It's now been 10 days since Cynthia Nixon announced she was running for governor of New York, challenging incumbent Andrew Cuomo for the Democratic nomination.
But someone who had remained relatively quiet on Nixon's run for office was her friend and former Sex and the City costar Sarah Jessica Parker.
Like a true Charlotte, Kristin Davis endorsed Nixon the very day she announced her campaign.
And Willie Garson, who played Stanford Blatch, also endorsed Nixon via an Instagram post on Day 1. "I can't think of anyone who's more prepared, more caring, more educated on the issues and more READY than @cynthiaenixon," he wrote.
But a representative for Parker had no comment on March 20 when BuzzFeed News asked if she was also endorsing Nixon.
Then on Wednesday, Parker released a relatively short (and lukewarm) statement to the New York Post in which she declined to immediately endorse Nixon, saying only, "Cynthia has been my friend and colleague since we were little girls," she said. "I look forward to talking to her about her New York state gubernatorial bid.”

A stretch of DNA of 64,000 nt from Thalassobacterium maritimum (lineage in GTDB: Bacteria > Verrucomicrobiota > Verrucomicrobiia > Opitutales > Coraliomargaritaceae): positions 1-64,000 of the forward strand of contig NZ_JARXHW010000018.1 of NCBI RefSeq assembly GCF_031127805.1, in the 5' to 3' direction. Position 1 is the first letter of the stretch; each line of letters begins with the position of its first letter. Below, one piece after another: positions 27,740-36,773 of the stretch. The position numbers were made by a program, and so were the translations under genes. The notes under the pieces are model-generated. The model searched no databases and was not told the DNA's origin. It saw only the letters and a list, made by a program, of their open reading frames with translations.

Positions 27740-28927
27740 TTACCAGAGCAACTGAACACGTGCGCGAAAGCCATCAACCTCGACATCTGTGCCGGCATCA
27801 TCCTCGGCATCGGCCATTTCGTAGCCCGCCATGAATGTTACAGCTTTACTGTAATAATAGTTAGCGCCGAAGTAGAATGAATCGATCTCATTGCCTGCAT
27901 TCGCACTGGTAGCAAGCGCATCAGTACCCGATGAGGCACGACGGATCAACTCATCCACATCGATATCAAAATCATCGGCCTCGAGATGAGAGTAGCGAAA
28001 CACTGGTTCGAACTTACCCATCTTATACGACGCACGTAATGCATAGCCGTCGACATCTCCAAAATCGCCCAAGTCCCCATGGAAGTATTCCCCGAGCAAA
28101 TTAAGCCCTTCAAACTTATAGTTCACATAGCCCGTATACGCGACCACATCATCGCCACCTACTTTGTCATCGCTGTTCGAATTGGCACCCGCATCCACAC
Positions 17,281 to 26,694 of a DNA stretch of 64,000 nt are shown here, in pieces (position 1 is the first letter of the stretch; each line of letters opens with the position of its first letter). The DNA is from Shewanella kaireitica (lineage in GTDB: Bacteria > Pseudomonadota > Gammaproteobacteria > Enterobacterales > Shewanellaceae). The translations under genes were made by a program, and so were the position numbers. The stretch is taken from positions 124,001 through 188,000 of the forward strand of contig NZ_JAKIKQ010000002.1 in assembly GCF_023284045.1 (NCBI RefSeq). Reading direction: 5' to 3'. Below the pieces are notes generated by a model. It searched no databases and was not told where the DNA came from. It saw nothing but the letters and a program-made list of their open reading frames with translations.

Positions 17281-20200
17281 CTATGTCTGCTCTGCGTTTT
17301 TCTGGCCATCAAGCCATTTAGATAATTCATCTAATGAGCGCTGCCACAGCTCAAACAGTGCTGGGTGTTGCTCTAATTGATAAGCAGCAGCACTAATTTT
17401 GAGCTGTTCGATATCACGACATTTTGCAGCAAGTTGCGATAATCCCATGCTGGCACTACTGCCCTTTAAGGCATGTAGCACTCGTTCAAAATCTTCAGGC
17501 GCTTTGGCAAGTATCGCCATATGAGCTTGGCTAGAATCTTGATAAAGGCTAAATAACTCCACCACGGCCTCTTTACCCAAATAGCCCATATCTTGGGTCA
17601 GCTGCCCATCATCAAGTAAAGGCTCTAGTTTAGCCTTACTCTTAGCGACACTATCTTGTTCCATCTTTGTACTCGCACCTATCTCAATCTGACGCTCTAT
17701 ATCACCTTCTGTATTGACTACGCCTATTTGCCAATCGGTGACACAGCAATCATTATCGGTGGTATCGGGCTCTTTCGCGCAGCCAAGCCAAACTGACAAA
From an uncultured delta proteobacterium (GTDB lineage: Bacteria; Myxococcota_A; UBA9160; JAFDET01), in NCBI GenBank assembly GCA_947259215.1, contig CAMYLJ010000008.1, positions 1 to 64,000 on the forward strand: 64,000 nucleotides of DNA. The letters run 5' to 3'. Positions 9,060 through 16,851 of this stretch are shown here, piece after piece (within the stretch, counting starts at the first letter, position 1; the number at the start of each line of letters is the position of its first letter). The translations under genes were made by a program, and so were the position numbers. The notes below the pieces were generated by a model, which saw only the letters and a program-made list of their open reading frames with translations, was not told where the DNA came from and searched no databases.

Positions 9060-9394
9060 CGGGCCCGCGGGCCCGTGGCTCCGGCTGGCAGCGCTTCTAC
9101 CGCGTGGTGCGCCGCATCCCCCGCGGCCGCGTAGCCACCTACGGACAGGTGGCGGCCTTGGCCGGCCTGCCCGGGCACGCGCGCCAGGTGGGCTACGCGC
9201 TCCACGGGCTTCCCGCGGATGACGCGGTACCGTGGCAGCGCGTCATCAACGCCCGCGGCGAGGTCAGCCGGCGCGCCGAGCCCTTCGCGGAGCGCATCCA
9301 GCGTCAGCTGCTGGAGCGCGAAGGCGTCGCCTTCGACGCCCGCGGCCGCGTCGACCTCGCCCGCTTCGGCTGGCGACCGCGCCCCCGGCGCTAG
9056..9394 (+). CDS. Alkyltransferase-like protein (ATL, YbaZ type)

Well, less than a day later it appears Parker has now been convinced, announcing her endorsement via Instagram.
A dear friend
Running for Governor of our great state.
My sister on and off screen, you have my love, support and vote.
To learn more, read about @cynthiaenixon or donate go to https://cynthiafornewyork.com/
The other main SATC star, Kim Cattrall, is less close to her costars.
Just last month she blasted Parker on Instagram, after she offered condolences to Cattrall on the death of her brother. "Let me make this VERY clear. (If I haven’t already)," Cattrall wrote. "You are not my family. You are not my friend. So I’m writing to tell you one last time to stop exploiting our tragedy in order to restore your ‘nice girl’ persona."
Cattrall ended the message with a link to a New York Post article that detailed the bitter, longstanding tension between the former costars — and how it may have sank a possible third Sex and the City movie.
Asked last week on Twitter what she thought of Nixon's run, Cattrall said she supported and respected "any former colleague's right to make their own career choices," but declined to specifically endorse her.
Still, Nixon thanked her nonetheless.
David Mack is a reporter and weekend editor for BuzzFeed News and is based in New York.
Contact David Mack at firstname.lastname@example.org.
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